As a rule, my family never watched musicals growing up... much less entertaining exposure to Broadway shows. Except for The Muppet Movie, I suppose. Plus, I was a kid during the weird time when Disney was between musical productions... the era enclosed by Many Adventures of Winnie-the-Pooh and The Great Mouse Detective, all of which averaged about one song each. And none of which would be considered "musicals," I'd say. Hell, except for Pooh, they aren't even considered great films. Disney is still waiting for the planet's last remaining Black Cauldron fans to die off. I'd wonder aloud why I even grew up loving Disney stuff except that I know the answer: marketing.
And now "On My Own" is stuck in my head again.
(By the way, that drawing of Kermit is from Muppet Central, a great Muppet fansite.)
All I really need is a long list of unlockables and I'll play any game you hand me. So it is with Soul Calibur 2, a game I probably would have skipped were it not for the list of hidden weapons and costumes and other such junk. I don't play a lot of fighting games, but I believe the equation went something like this: unlockables + Link + unanimous gushing reviews = purchased. If you're going to buy a fighting game, you might as well buy the best one around.
Our neighbor kid came over to play SC2 the other night, and he kicked my ass. He even cranked down his life % and he still beat me around. Ah well, he has a Dreamcast, so he's probably well-versed in mad Soul Calibur skills. Plus his part time job is to haunt the store game kiosks whenever his mom takes him shopping.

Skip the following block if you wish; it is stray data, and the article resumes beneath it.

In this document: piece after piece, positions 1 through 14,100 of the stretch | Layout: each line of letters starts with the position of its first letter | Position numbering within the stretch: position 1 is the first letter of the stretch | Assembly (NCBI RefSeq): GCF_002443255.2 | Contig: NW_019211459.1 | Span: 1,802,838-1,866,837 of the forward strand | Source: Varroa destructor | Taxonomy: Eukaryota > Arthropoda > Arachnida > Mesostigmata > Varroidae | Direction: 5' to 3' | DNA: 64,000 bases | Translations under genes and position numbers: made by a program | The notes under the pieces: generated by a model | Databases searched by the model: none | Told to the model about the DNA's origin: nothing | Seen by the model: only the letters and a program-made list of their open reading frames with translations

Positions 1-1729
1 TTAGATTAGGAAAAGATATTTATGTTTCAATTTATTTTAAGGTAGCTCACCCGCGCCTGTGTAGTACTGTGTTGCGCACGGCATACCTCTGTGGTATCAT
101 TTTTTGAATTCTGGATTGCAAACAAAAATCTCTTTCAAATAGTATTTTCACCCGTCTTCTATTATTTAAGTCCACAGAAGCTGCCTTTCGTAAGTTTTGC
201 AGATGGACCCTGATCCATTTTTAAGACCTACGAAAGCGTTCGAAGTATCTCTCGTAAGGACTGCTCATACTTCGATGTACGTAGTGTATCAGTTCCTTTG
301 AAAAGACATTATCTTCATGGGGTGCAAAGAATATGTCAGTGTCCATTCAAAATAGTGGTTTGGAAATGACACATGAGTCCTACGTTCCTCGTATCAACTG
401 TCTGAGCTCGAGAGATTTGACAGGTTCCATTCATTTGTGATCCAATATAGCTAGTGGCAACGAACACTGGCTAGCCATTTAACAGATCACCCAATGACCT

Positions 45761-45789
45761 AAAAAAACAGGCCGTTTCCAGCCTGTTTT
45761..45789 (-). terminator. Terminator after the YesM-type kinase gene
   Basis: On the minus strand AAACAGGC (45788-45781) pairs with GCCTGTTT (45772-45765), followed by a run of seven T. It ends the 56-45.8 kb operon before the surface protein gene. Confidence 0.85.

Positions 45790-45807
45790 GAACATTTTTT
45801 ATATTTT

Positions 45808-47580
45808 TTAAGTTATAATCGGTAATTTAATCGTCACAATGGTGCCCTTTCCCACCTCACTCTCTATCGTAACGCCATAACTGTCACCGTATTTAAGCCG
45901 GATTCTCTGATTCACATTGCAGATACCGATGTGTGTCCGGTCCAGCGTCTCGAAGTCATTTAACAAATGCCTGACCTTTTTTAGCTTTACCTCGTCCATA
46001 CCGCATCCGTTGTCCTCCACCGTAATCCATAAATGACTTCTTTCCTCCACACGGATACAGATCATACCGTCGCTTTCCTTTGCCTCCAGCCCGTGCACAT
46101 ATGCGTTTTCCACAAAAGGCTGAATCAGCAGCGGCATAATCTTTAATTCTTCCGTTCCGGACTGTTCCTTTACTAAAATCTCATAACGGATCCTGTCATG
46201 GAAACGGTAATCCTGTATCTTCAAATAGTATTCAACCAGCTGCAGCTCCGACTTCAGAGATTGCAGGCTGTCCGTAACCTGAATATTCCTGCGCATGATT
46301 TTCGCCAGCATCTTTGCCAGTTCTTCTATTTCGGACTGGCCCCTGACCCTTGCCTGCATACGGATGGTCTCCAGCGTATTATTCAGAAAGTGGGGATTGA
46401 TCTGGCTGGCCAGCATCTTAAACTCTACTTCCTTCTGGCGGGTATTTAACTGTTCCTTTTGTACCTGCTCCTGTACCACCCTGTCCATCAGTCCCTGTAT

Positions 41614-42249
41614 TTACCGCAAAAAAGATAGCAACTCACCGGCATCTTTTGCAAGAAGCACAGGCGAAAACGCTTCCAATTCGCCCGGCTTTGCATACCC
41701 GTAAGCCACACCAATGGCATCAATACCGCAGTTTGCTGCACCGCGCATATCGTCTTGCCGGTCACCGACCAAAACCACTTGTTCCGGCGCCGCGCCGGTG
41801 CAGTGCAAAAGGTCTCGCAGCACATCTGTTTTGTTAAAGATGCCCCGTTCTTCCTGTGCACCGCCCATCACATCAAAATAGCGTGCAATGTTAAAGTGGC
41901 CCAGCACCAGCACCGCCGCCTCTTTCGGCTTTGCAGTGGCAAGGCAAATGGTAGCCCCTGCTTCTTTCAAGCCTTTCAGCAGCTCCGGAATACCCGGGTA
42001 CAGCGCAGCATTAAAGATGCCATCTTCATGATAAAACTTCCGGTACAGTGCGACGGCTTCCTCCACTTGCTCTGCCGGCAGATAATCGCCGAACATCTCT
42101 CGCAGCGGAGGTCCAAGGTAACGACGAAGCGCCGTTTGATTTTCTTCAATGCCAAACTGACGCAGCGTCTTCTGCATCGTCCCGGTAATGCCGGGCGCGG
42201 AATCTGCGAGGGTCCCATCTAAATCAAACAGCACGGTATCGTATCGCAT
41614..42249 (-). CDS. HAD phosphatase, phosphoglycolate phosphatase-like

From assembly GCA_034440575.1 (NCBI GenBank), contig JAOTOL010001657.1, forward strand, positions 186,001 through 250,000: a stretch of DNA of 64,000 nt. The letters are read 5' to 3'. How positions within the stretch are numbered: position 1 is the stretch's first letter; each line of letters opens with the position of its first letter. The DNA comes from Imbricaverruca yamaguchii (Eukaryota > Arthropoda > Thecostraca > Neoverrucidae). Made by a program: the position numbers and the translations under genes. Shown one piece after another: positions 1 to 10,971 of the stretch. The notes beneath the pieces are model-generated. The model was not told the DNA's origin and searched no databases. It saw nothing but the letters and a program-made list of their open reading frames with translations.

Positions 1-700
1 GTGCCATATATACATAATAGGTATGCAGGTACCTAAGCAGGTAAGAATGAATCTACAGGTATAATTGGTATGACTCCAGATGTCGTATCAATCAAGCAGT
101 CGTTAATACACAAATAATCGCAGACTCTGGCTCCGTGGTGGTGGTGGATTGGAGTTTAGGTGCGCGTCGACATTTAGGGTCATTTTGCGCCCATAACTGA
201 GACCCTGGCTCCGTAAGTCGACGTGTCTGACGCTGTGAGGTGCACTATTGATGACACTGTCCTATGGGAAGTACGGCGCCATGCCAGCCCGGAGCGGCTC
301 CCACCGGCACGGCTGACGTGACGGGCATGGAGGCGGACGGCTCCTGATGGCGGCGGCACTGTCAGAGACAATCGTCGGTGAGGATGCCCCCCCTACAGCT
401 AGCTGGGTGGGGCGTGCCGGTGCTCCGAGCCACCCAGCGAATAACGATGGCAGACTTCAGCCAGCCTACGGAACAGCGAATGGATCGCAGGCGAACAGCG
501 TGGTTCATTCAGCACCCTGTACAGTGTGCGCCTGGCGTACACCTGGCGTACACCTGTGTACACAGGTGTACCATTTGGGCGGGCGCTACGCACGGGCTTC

He cracks me up with his views and opinions on video games, and I often wonder if I was that way when I was 10. I guess he gets these ideas from school friends and crappy magazines, but he always has some crazy notion about the best way to beat a game. Months ago we played a lot of Lord of the Rings: Two Towers together; he finished off the last couple levels of my saved game and unlocked the Orthanc bonus level. This week he decides he wants to play TT again to beat Saruman (we never did beat him back when we first unlocked it.) But he's convinced that Legolas is the best character to do it, so he starts a new game to train up Legolas since I had concentrated mainly on Aragorn in my file.
All those younger-skewing game rags feed into that: BEST CHEATS INSIDE! UNLOCK SECRETS NOW! UNBEATABLE MOVES! And schoolyard legend bolsters it up. It reminds me of when he knowledgeably informed me that my best chance of getting a Charizard card was to buy only boosters with a picture of Blastoise on the wrapper.
Here's the staff of the first video game magazine I ever read:
These guys are from Game Informer Magazine circa 1992, although it sure feels like more than a scant decade separates the magazines of today from those chumps. Who knows how I even subscribed to this mag, since I didn't even own a Super Nintendo or a Sega Genesis. And anyway, it was produced by FuncoLand, so it was primarily a means to encourage kids to buy games. It was basically a catalog dressed up with articles and reviews.
From an article on "The History of the CD-ROM": Only time will reveal the winner between CDTV and The Imagination Machine. ... Already waiting in the wings is Sony's Play Action Station CD-based system. ... Nintendo is also in discussions with Sony to make their CDs compatible on the Play Station.
From an interview with Bart Simpson: Anything you'd like to say to your fans? "Stay cool and don't have a cow, man."
The highest reviewed game in this particular issue is Kid Chameleon, a Genesis game, with an overall score of 9 out of 10. No game reviewed scored less than 6.25 (Super Golf for Sega Game Gear, and that's only because Ross the Rebel Gamer gave it a withering 4.75. Ah, the days when games were graded to the hundredths column!) The cynic in me suggests that all these high scores are simply to keep FuncoLand in business, but perhaps I'm forgetting the innocent, exciting, every-game-is-cool times.